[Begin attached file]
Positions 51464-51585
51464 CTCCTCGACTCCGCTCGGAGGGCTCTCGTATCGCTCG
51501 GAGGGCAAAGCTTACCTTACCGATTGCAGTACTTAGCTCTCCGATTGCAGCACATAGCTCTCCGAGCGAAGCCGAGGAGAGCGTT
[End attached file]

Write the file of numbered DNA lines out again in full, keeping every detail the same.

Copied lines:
Positions 51464-51585
51464 CTCCTCGACTCCGCTCGGAGGGCTCTCGTATCGCTCG
51501 GAGGGCAAAGCTTACCTTACCGATTGCAGTACTTAGCTCTCCGATTGCAGCACATAGCTCTCCGAGCGAAGCCGAGGAGAGCGTT